It could cost $2.5 billion dollars to build and $30 million a year to operate.
The trolley system may offer 45,000 to 50,000 daily rides.
Planners, potential riders, drivers and neighbors are looking at the numbers and being asked to consider the possibilities.
Plans to build it are purposely moving along at a slow speed.
The city's Economic Development Corporation (NYCEDC) held the first in a series of public meeting in Astoria along 21st Avenue at the Variety Boy's & Girl's Club.
Riders and neighbors were asked to take part in a "vision session" to log and address their concerns.
Questions about construction, parking and the actual route were raised. Some homeowners asked about the project's financing and the impact on their home values. Those are are tied to the amount of property taxes they pay.
As it did with Hudson Yards, the city is considering financing the $2.5 billion project with bonds that are backed by the rising property values from new development. That is not a tax increase.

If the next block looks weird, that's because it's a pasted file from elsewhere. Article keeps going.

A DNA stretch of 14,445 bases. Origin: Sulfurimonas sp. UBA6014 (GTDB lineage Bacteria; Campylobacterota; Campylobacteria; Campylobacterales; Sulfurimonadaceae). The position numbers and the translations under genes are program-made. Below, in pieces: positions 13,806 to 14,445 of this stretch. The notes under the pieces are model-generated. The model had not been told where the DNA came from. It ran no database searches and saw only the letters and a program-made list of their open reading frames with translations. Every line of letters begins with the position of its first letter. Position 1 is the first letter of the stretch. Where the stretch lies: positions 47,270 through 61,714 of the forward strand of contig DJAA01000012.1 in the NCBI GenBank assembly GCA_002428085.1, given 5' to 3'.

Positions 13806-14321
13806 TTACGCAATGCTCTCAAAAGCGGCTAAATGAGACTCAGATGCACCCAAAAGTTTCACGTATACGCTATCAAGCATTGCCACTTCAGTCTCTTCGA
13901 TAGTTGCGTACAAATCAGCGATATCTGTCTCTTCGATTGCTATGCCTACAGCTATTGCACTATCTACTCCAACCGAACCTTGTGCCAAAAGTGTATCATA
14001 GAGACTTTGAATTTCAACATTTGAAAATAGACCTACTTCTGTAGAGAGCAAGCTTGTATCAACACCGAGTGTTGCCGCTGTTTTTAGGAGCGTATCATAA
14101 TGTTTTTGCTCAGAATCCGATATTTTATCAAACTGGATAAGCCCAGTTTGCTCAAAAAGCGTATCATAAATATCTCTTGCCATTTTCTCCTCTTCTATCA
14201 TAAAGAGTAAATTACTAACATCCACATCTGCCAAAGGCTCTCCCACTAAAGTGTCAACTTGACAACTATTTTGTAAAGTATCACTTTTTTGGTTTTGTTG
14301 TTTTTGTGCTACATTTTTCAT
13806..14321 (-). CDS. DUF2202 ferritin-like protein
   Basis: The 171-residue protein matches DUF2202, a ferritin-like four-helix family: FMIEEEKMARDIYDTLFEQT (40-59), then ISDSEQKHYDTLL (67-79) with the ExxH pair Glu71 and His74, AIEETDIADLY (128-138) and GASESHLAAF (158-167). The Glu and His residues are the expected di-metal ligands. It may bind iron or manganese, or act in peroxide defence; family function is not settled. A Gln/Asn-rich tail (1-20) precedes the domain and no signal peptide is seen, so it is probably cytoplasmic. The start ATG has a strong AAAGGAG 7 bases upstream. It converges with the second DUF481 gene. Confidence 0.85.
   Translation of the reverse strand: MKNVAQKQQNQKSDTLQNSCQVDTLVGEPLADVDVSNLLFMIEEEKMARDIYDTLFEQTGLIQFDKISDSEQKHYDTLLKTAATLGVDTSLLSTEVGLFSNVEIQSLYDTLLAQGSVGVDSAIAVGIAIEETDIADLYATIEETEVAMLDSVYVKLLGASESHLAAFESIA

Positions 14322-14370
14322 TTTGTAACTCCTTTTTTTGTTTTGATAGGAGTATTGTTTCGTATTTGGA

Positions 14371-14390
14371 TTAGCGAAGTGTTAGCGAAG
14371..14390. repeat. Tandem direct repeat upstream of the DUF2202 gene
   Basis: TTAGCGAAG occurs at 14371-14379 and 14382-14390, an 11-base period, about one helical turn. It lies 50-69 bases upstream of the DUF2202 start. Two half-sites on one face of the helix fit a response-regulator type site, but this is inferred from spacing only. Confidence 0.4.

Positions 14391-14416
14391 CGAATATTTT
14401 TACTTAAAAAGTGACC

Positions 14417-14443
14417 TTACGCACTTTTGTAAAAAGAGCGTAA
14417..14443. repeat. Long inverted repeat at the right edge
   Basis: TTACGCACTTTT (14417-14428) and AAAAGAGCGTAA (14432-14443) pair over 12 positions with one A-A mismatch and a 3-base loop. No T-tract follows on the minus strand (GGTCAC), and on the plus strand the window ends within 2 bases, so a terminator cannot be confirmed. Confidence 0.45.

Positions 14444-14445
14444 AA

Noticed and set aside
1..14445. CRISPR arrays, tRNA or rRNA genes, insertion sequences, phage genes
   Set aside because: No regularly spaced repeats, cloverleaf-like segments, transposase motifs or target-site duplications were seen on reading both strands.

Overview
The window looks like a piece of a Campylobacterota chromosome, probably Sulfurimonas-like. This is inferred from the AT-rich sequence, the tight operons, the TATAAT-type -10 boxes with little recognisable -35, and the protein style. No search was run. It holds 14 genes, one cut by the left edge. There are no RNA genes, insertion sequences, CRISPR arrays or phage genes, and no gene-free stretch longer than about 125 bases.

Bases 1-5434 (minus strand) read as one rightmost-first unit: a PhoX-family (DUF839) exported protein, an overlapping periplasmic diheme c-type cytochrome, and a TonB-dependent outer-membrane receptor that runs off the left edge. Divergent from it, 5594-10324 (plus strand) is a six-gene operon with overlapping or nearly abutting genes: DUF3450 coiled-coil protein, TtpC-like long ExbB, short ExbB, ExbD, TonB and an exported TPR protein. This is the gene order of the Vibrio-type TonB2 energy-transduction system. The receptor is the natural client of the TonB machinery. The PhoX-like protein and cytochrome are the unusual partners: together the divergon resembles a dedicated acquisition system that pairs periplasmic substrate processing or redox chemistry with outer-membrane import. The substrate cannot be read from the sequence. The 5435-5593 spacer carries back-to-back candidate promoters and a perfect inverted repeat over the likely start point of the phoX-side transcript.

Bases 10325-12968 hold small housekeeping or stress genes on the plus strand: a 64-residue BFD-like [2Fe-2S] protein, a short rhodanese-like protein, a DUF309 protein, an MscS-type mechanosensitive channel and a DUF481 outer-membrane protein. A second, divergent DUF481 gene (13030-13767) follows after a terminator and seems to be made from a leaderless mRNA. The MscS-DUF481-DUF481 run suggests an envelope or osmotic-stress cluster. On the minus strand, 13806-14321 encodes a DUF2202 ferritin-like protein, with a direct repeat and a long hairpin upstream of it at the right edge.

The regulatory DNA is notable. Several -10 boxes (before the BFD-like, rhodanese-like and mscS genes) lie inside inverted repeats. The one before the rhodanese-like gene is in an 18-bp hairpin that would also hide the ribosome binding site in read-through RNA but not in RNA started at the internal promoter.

Maria Torres-Springer, President and CEO of the NYCEDC, believes the project will help address the waterfront's transportation needs. She says the city will continue to work on a variety of projects, including select bus routes and funding the MTA Capital Plan.
Additional sessions are planned in the next three months along the 16-mile stretch from Astoria, Queens to Sunset Park, Brooklyn.
The EDC says it will continue to work with community boards to understand travel patterns and address the growing infrastructure and transportation needs along the corridor.
The city recently completed a new study that estimated it would serve between 45,000 to 50,000 riders.
New York City Councilmember Costa Constantinides wants to see more specifics and is hopeful the community will participate and be heard.
Planners will review the input and submit it to project engineers. The city will also be reviewing recent trolley projects in other cities.
Construction would be scheduled for 2019 or 2020 and it could take three years to construct.